Program: Fish production
Special Revenue Funds:
This appropriation funds fish production programs. The
line item for "fish production" describes a state program for collecting,
growing and hatching eggs, and transporting fish both to the Great Lakes and to
inland waters for deposit. Our state has been in the hatching business since
1873, when $1,200 was first appropriated for the construction of a hatchery in
Cass County. The state owns and operates six fish hatcheries.
State lawmakers should, at a minimum, outsource the
production of fish to Michigan’s commercial fish hatcheries. As of 2000,
Michigan was home to 65 private aquaculture facilities (licensed by the state to
raise fish for sale), 33 of which are commercial trout operations. The value of
fish stock produced in Michigan ranks 12th among states.
According to a survey conducted by Michigan Privatization
Report, 19 other states currently supplement or intend to supplement their fish
production by purchasing stock from private, for-profit businesses. The state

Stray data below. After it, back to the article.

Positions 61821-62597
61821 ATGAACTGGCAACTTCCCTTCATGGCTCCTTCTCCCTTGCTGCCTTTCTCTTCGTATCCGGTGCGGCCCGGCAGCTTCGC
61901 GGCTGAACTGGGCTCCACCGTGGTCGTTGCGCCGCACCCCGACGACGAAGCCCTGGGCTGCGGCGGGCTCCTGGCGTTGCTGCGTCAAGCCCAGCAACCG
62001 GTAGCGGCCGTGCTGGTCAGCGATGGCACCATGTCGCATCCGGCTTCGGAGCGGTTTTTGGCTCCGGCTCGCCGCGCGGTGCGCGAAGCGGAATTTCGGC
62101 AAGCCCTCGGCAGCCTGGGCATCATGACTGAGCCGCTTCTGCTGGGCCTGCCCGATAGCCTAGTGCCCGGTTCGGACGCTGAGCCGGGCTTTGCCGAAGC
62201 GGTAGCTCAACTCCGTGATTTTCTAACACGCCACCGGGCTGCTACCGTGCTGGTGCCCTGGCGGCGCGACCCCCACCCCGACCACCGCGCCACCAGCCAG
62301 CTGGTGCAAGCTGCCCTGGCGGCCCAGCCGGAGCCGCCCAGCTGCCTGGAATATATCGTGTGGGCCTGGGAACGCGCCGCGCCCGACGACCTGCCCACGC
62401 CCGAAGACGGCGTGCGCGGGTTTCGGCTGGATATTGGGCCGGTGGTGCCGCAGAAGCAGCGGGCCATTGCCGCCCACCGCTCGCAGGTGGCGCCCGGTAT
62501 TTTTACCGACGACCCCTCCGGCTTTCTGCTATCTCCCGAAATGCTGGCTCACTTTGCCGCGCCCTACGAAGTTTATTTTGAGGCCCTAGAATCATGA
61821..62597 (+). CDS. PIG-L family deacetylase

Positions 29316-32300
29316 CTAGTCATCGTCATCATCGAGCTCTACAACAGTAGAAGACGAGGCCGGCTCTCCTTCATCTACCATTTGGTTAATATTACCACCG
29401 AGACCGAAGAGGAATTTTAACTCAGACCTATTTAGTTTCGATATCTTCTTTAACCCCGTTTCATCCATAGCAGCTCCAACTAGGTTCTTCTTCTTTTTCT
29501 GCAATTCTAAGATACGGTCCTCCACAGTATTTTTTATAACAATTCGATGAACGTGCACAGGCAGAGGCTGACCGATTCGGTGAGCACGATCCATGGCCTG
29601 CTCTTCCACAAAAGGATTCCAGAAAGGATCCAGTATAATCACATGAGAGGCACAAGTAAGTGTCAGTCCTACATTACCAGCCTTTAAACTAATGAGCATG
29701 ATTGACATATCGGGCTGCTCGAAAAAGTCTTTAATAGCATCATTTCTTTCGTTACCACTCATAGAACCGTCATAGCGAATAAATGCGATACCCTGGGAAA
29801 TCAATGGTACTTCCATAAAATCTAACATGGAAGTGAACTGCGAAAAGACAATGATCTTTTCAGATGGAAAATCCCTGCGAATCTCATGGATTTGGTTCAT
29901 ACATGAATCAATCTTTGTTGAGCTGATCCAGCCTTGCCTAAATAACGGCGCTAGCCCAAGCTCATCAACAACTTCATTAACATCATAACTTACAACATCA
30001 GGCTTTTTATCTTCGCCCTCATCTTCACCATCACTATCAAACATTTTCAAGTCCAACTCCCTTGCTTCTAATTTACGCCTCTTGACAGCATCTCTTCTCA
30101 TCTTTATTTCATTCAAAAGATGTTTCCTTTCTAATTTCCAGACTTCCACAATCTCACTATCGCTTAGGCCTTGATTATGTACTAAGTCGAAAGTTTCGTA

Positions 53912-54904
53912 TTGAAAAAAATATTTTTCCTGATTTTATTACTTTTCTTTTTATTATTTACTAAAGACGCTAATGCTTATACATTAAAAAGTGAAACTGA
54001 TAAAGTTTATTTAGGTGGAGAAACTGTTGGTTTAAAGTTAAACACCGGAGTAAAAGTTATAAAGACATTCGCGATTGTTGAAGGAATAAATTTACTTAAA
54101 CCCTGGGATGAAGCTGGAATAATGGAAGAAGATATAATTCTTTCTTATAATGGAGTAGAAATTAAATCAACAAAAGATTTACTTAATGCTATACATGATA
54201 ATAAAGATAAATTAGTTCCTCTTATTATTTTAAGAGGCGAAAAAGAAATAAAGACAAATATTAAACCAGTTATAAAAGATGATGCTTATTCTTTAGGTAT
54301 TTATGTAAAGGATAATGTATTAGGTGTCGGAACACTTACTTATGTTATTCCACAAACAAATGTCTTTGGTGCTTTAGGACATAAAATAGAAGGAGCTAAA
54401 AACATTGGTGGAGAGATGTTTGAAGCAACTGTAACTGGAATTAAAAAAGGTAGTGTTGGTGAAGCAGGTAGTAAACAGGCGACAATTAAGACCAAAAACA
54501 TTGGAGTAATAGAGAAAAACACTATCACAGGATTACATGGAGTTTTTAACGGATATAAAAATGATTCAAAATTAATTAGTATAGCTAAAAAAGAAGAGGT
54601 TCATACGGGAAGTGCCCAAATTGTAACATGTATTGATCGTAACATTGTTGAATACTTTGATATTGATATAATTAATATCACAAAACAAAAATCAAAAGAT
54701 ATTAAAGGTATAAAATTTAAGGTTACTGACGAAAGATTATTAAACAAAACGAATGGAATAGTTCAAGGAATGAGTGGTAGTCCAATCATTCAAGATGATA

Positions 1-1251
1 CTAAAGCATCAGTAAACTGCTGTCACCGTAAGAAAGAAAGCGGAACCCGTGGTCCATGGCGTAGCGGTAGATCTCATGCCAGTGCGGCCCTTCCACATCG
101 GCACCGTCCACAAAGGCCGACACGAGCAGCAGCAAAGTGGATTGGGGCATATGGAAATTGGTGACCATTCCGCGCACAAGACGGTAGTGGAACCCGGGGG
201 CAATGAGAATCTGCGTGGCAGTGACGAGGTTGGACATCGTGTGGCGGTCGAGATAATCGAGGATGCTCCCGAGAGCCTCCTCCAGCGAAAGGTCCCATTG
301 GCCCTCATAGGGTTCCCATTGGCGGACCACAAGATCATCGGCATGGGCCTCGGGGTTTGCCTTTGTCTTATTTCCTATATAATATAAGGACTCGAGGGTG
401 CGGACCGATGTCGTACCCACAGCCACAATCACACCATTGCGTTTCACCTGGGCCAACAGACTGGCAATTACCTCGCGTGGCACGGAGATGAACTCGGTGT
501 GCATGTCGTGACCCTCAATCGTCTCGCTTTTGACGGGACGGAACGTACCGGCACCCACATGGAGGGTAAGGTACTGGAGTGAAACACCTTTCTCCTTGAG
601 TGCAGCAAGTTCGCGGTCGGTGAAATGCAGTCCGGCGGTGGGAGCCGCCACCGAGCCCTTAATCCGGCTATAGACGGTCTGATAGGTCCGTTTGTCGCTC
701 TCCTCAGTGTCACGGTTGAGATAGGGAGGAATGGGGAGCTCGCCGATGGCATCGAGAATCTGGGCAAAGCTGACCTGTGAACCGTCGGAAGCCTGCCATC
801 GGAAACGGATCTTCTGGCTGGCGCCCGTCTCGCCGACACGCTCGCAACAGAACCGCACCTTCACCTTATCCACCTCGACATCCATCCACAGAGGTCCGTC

of Oregon, which owns 34 hatcheries, is beginning a program to ensure that 10
percent of the state’s fish stock is obtained through private sources.
How much might outsourcing fish production save the state?
It is impossible to tell precisely without actually contracting out the
operations of at least one hatchery. But we can make a rough estimate based on
public- versus private-sector costs. According to MDNR officials it costs the
state $6.92 per pound to raise fish based on its "known costs." Sometimes, not
every expense of running a government operation is easily identifiable.
Expenses for electricity or pensions, for instance, may be charged to a
different department, which make the true cost of providing a service seem
smaller than it really is. Private-sector aquaculture officials say it costs
private producers about $2.00, or 71 percent less. If the private sector could
produce fish for just 25 percent less than it currently costs the state, the
savings would come to $1,718,100. Savings: $1,718,100. Granholm’s 2005
proposal increases the gross appropriation to $7,610,600.